My uncle had an eight year old daughter and a three year old son. But I was—I was—for some reason I felt very close to him, and maybe—you know, thinking back on that maybe is what led me to realize that I needed to do something with my life. That maybe life is precious in a way, and I needed to go out and live it to the—the most and not to stay here. And knowing that he was army and he was Vietnam, and we would see all these pictures of him, that by the time I was a freshman, I knew that’s what I was wanting to do.

TS:

What? Go in the military?

KM:

Go in the military. I absolutely knew.

TS:

Why did you have that—why did you have that feeling?

KM:

Because I knew that there was no other option for me.

TS:

What about college?

KM:

I even mentioned college once to my mother and her reaction was, “People like us don’t go to college.” I don’t know what that means today.

I still question, like, “What does that mean?” but college was not an option because my parents, my family, would not support college. To them—that was completely foreign to them. I was the first person in my family to ever graduate high school, and I knew that that was not something that was an option. They would not have supported it, because you go—you go to work. You know, you go work in the factories and that’s what you do.

TS:

So, they didn’t have any kind of concept of what a college—

KM:

Absolutely not.

TS:

—would do for you or—

KM:

Absolutely not.

TS:

Did any of your teachers encourage you to try to apply to college or anything?

KM:

I’m sure that they did; like the counselors and stuff. But I was so set on going in the military because I knew that I needed to get away. I needed to get away. Being an only child, my mother tends to, kind of, baby me; even now. So, I knew that if I didn’t get away I would live under my mother’s thumb probably the rest of my life. So, I was like, “No, I need—I need to go live my own life and have my own—” My plan was to get in the military and take college courses while I was in. That did not work out. But yes, I knew I couldn’t stay. There was no future for me if I stayed here.

TS:

How did you plan—make your plans to go in the military?

KM:

Well, I graduated high school in ’86 and I had taken—what’s it called? The ASVAB [Armed Services Vocational Aptitude Battery]?

TS:

Yes.

KM:

And I kind of knew at that point air force was where I wanted to go. Pop culture had a lot to do with it [chuckles] as well. You know, you see all the movies, and like, M*A*S*H was really big at the time. So, you know, it was a lot of influx of all this military stuff, and I was, like, really into that. Like, any military movie, I’d watch. I mean, it just seemed like it was a great life even though—like, M*A*S*H [television series that ran from 1972-1983 about a mobile army surgical hospital during the Korean War]was always—you know, wasn’t necessarily happy, but it seemed like a great life to me.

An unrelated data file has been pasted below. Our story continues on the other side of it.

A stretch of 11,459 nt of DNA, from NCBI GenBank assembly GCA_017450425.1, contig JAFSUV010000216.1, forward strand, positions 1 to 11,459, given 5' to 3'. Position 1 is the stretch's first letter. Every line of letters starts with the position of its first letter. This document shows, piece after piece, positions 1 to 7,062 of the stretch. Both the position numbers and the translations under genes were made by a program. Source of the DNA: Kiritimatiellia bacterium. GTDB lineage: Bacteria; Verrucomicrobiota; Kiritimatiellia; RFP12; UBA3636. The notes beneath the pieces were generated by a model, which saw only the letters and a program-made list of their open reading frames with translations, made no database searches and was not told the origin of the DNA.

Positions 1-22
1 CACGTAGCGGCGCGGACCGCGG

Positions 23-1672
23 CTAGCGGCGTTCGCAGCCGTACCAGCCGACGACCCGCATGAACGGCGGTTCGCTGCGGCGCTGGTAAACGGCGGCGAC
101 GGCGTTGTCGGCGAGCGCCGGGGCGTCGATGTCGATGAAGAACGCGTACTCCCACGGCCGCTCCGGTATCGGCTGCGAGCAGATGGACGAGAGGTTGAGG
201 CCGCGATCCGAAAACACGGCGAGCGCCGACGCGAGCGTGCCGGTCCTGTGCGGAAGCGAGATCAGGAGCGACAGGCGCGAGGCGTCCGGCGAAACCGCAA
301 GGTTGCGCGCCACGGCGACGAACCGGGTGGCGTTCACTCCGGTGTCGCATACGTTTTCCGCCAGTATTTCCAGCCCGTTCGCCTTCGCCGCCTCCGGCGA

So, I decided—I started talking to a recruiter when I was in my senior year of high school, down in Asheboro, I remember. And I also remember going down there and there was a group of people that they had come—they were people that were in the military from the local area that were home on leave. It must have been around Christmas, is the only thing I can think of. And they—it was in Asheboro Mall and you could go down there and they would have, like—allow us to talk to them; like, the people that were in the air force to, kind of, under—learn about what was it like being in the air force.

So, I graduated and I, kind of, goofed off a little bit after graduation, I must say. It was probably, I would say, mid to late summer of ’86 and I finally went in and said, “Okay, this is what—” you know, you’ve got to work yourself up to it a little bit, because it was frightful; it was scary. I didn’t know what to expect, you know; leaving home and all that.

TS:

Besides your uncle, did you know anybody else that had been in the military?

KM:

Well, my great uncle had been in World War II. I didn’t really know him. We would exchange letters because he lived in Arizona. And then my dad’s—my stepfather’s father was in World War I. My—my mom’s grandfather had also been in World War I. So, our family had a lot of people that had been in the military. No females though. I was the first female to go in, and my—and then my—we found out later, of course, that’s my mom’s uncle had also been in Vietnam; my grandmother’s youngest brother, but we—I never met him. So yes, there had been a history—family history of military service.

TS:

And how did you pick the air force?

KM:

That was the only branch I really thought of. Navy was possibly another option. Never marines. Not the army. Like I said, I’m not a physical kind of person.

TS:

Okay.

KM:

So, I think the navy’s basic training was really, really long; like sixteen weeks or something. And air force’s was, like, eight, so I was like, “Let’s go to the air force.” But I think that was the route I was going to go in anyway.

TS:

Yeah?

KM:

And so, I went to see the recruiter. I actually enlisted for six years. So, I had a—you know, I kind of knew that’s what I wanted to do, and I had to keep going to the MEPS [Military Entrance Processing Station] station in Charlotte, and getting all your testing.

TS:

Did you get a bonus?

KM:

I actually did not get a bonus.

TS:

For signing up for six years, you didn’t?

KM:

No.

TS:

Really?

KM:

No. I got to go in as an airman first class.

TS:

So, you got some rank.

KM:

Yeah, I got some rank but no bonus. None of my enlistments did I ever get a bonus.